February 7, 2016 § 6 Comments
About two weeks ago after the big snowstorm my husband and I decided to take a walk at a park near our home. We both love to take pictures, so the cold and snow didn’t deter us. We had the park almost entirely to ourselves, but in the end it turned out we weren’t the only ones with this idea. As we were leaving I couldn’t help but notice these beautiful boots.
Without missing a photo op I asked the young woman wearing them if I could take a picture. Her husband offered to take one as well — which turned out to be much better than mine. We started talking and realized we lived on the same street and both blogged. She told me the boots are from Banana Republic and were originally in Brown. She loved the boots, but not the color, so had them dyed black and after a few bad winters they may need a touch up.
I get a lot of compliments when I wear them and most people are shocked to know they’re from Banana Republic!
Sandra has an instagram site @lifesamoda, an Etsy site and is also working on a website. Her Etsy site is what caught my attention. She sells t-shirts that celebrate Latina Icons. It seems like the media chooses too frequently to portray Latina Women as primarily voluptuous sex symbols. Sandra is trying to change that by promoting positive images of Latina Women with her LaModa Tees.
The idea of starting this T-shirt line came one day while talking to my kids about our Latino culture. We are from the Dominican Republic but were born and raised in New York City. To explain the topic with visuals, I googled “Dominican women” on the search engine and what I saw was too shocking. There were no positive images for my children to see. I later came up with the idea that there should be a way for Latina women to promote positive images of ourselves. Thus, “LaModa Tee’s” was born! – Sandra Vargas
Ellen Ochoa, Celia Cruz, Claribel Alegria, Julia de Burgos, Dolores Huerta, Vilma Martinez, Cristina Fernandez De Kirchner, Michelle Bachelet, Alicia Dicherson Montemayor, Sonia Sotomayor, Isabel Allende, Julia Alvarez, Jovita Idár, Rigoberta Menchú, Salma Hayek Pinault, Shakira Isabel Mebarak Ripoll, Dolores Del Rio, Frida Kahlo.
And below in memory of my own Latina Icon, my mother in law, Celinda [Ferrer] Santos, November 23, 1929 – January 20, 2009.
And the list is long…
February 1, 2016 § 5 Comments
Countess Jacqueline de Ribes b. July 14th, 1929, is a French aristocrat, designer, businesswoman, and philanthropist.
Jacqueline’s father-in-law described her as a “cross between a Russian Princess and a girl of the Folies Bergère.” From The Last Queen of Paris, Vanity Fair, August 31st, 2010.
“Jacqueline is Parisian royalty—the essence of Parisian elegance,” says designer Jean Paul Gaultier, who, in 1999, dedicated an entire collection to de Ribes. “She is also one of the very few who could dress herself divinely but who also knew how to dress others.” From The Queen of Couture – Harper’s Bazaar, Sept. 16th 2015.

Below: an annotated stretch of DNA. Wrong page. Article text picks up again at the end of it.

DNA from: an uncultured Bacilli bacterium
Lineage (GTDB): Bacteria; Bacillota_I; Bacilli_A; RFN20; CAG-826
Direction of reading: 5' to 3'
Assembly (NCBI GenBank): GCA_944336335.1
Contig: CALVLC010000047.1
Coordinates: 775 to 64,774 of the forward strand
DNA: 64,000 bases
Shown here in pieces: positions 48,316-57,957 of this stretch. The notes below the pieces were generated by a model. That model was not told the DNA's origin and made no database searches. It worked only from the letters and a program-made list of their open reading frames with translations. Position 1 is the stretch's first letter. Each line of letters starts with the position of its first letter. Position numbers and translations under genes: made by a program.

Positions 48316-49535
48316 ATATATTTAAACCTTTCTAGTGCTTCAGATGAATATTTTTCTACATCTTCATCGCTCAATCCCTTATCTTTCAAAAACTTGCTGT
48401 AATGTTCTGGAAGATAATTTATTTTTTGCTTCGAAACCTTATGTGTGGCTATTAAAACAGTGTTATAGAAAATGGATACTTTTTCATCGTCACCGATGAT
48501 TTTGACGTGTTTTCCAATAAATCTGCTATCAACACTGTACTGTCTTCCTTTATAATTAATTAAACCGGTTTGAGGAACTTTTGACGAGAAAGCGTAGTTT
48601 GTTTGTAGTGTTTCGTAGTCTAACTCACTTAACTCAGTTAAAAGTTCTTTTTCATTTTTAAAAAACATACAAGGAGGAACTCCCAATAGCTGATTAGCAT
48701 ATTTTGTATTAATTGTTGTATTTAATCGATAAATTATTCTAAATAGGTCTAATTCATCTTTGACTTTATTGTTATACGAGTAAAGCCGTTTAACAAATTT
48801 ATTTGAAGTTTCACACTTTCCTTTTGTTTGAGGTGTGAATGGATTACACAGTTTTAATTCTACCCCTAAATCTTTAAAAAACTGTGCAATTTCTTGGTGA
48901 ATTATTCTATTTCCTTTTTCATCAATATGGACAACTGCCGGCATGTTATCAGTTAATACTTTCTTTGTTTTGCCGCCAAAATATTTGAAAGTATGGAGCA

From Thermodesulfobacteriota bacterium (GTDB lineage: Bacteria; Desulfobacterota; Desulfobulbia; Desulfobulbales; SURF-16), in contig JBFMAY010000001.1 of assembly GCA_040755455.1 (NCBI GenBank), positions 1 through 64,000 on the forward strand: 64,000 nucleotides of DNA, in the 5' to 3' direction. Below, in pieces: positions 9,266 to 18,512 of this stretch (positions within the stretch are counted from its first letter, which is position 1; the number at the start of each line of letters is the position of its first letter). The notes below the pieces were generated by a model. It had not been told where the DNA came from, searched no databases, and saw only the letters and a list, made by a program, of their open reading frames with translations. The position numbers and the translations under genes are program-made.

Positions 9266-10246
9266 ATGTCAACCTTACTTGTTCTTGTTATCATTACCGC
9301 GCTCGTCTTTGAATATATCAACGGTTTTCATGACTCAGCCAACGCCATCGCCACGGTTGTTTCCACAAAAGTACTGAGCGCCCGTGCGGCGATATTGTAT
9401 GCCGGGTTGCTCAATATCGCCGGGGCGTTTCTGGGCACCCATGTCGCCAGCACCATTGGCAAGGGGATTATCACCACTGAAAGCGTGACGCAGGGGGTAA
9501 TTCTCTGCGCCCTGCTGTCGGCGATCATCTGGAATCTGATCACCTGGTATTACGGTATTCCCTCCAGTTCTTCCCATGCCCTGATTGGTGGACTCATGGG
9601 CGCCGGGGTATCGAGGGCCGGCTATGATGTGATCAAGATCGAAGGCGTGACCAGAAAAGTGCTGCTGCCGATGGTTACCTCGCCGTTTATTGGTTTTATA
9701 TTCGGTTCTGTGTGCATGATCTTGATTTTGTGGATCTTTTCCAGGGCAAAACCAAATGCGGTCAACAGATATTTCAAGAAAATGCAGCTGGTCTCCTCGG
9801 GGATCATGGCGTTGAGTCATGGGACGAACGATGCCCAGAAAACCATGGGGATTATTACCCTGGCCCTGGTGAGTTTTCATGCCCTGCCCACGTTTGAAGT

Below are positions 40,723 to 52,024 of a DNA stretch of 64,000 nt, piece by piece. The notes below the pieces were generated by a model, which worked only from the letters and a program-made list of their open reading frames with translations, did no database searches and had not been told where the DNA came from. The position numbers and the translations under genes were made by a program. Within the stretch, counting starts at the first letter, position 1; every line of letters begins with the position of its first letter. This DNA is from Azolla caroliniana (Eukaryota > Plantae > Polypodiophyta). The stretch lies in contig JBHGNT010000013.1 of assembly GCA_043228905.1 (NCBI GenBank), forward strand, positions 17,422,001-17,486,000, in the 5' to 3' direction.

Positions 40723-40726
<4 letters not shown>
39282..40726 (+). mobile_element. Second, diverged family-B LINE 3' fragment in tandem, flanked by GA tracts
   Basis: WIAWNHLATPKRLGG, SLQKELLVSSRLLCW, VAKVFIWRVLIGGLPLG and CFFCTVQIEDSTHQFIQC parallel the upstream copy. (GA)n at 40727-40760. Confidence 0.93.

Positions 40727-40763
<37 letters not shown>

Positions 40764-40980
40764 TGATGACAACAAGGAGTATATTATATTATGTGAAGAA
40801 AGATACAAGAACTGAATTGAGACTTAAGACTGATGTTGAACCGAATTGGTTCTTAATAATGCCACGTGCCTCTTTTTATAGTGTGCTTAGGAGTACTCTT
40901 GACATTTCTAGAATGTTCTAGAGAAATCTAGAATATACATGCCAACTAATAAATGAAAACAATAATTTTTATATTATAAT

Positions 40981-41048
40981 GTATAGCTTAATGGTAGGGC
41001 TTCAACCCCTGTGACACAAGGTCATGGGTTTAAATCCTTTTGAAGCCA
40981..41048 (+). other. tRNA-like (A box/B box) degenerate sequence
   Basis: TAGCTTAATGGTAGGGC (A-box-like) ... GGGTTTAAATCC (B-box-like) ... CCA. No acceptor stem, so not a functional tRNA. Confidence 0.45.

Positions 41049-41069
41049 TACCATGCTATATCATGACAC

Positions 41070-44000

January 17, 2016 § 2 Comments
“In our planning, we want to make it a blissful, romantic avenue,” Pan Tsuei-ping, the administration’s recreation section manager, told the BBC.
But the inspiration behind the design — and, no, it’s not gender-normative commercialism — is anything but blissful. The BBC reports:
“The shoe was inspired by a local story. According to officials in the 1960s, a 24-year-old girl surnamed Wang from the impoverished region suffered from Blackfoot disease. Both of her legs had to be amputated, leading to the cancellation of her wedding. She remained unmarried and spent the rest of her life at a church.
“The high heel is intended to honour her memory.”
Just in case a giant high heel with a tragic back story isn’t enough to lure women to the new church, another local government official said the interior of the church, too, will cater to women’s apparently delicate inclinations. Quoted from — Taiwan Now Has A Giant, Shiny, Shoe-Shaped Church – NPR
December 31, 2015 § 2 Comments
This morning wanting to get on the bandwagon with my Facebook friends who have been vivaciously posting New Years Greetings, I began to peruse the internet in search of my own when I stumbled upon the illustration here by artist Ralph Barton. The internet has a way of making you forget what you originally set out to do and before long I found myself swept away by his story and beautiful artwork. I hope you will take a moment and do the same.
~Wishing everyone a Happy New Year.
On May 19, 1931, in his East Midtown Manhattan penthouse apartment, Barton shot himself through the right temple. He was 39 years old. His suicide note said he had irrevocably “lost the only woman I ever loved” (the actress Carlotta Monterey had divorced Barton in 1926 and married Eugene O’Neill in 1929), and that he feared his worsening manic-depression was approaching insanity. Almost immediately, his reputation dropped from sight; several years after his death, a caricature of George Gershwin sold for a mere $5. Ralph Barton’s ashes were returned to his native Kansas City and interred in Mount Moriah Cemetery. -Wikipedia
December 26, 2015 § 1 Comment
In 1955 my grandfather, Ben Benjamin, then the general manager for I. Miller shoes embarked on a European trip to help improve the production value of the I. Miller shoes being manufactured in Europe. In the letter below, written while they were in Italy, Salvatore Ferragmo’s sister, Rosina Ferragamo, is mentioned as worth seeing.